The Truth About Tweens

Last year, Maja Kahn's look was hip-hop. This year, she's gone glam. Typical outfit: a tight blue tank top, dark blue flare-legged pants, black plat-forms with silver buckles and nine necklaces of brown or silver beads to match the hoops in her ears.

Uniforms Rule

Kiara Newsome's spotless navy jumper and demure white blouse won't win raves on the runways. But to school reformers, the 6-year-old is a real trendsetter.

Children's Crusade

Nine-year-old Makenzie Snyder says she "felt really sad" when she heard that many foster kids use trash bags to move their belongings each time they're placed at a new home.

Make Summer Count

THE PULSE IN A RECENT ONLINE POLL, MORE THAN 70% OF RESPONDENTS SAID IT'S OK FOR MOTHERS TO BREAST-FEED ANYWHERE. ONLY ABOUT 4% THOUGHT NURSING BELONGS AT HOME.

How Well Do You Know Your Kid?

Jocks, preps, punks, Goths, geeks. They may sit at separate tables in the cafeteria, but they all belong to the same generation. There are now 31 million kids in the 12-to-19 age group, and demographers predict that there will be 35 million teens by 2010, a population bulge bigger than even the baby boom at its peak.

The Science Of A Good Marriage

The myth of marriage goes like this: somewhere out there is the perfect soul mate, the yin that meshes easily and effortlessly with your yang. And then there is the reality of marriage, which, as any spouse knows, is not unlike what Thomas Edison once said about genius: 1 percent inspiration and 99 percent perspiration.

The Science Of A Good Marriage

The myth of marriage goes like this: somewhere out there is the perfect soul mate, the yin that meshes easily and effortlessly with your yang. And then there is the reality of marriage, which, as any spouse knows, is not unlike what Thomas Edison once said about genius: 1 percent inspiration and 99 percent perspiration.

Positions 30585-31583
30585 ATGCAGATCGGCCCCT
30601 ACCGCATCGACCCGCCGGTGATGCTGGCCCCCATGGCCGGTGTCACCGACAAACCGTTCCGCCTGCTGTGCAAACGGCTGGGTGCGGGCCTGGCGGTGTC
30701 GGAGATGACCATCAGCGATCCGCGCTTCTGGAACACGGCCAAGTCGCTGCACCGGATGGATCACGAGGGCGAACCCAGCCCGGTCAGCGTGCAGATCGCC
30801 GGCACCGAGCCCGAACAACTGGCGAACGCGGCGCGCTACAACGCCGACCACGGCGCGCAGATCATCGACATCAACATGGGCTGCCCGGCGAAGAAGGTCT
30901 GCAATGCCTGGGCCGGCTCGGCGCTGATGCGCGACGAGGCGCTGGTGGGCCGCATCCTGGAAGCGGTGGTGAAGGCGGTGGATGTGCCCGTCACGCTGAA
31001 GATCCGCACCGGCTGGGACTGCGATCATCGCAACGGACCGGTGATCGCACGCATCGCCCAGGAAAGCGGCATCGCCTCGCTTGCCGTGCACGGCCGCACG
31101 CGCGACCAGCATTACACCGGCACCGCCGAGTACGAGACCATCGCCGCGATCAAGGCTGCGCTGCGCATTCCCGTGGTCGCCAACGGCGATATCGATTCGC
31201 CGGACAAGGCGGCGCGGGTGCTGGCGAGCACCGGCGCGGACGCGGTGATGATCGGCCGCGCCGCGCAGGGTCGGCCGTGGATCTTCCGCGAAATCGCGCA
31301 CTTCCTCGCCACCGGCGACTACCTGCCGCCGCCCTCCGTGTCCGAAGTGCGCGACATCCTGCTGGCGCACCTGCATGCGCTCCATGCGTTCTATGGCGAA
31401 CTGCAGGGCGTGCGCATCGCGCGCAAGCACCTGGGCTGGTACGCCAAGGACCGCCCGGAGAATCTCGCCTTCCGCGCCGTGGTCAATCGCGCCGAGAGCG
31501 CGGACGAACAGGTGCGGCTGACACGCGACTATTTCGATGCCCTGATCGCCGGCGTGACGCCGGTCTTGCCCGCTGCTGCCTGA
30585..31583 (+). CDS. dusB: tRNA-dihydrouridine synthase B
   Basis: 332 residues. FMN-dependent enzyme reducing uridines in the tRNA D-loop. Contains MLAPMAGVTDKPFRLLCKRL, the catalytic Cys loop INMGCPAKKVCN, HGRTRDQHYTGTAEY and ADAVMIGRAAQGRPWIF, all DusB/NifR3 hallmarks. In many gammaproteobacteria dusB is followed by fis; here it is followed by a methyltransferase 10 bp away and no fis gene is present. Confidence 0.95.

With Heart And Soul

Publishers have discovered that girls like "history with heart and soul," as Scholastic vice president Deborah Forte puts it. First came American Girl dolls and books, then the best-selling Dear America diary series, for slightly older girls.

Kids Who Don't Fit In

The first sign of a problem was 3-year-old William's refusal to hold hands with other children. As he moved through preschool, he made friends but didn't keep them.

Why Andy Couldn't Read

Millions of kids have been labeled learning disabled. Critics smell a scam here, but researchers say they've begun to unlock the puzzle of bright kids who can't learn.Andrew mertz was a very unhappy little boy in 1995.

Kids In The Dock

HIS ROBE FLYING OPEN BEHIND HIM, New York Supreme Court Judge Michael Corriero strides into his spare courtroom in downtown Manhattan. Packed in the spectator seats are about 30 of what the state has deemed some of the most violent 13-, 14- and 15-year-old offenders in New York City.

Teach Your Parents Well

FOR MORE THAN 50 YEARS IT HAS been Dr. Benjamin Spock's mantra to new parents: "Trust your own common sense." In slightly different forms the advice is about as old as the human species: follow your instincts with your baby.

The New Preschool

LISTEN TO THE SNAP, crackle, pop of baby neurons. Teacher Martha Rodriguez crouches near the 2-year-old sand diggers at Manhattan's Bank Street Family Center, gently negotiating the rights to a suddenly special yellow rake.

Helping Families Help Themselves

TWO YEARS AGO, MICHELE Davila--poor, single, clinically depressed and expecting a baby--went to a local clinic looking for medical care. Fortunately for her, Davila lives in Hampton, Va., a midsize city that not only recognizes the classic profile of a mother whose children are at risk--for neglect, poor health and school failure--but is unwilling to stand by and let it happen.

The Sum Of Mediocrity

TIME FOR ANOTHER GLOBAL-COMPETITIVENESS alert. In the Third International Mathematics and Science Study--which last year tested a half-million students in 41 countries--American eighth graders scored below the world average in math.

If You Can Read This ...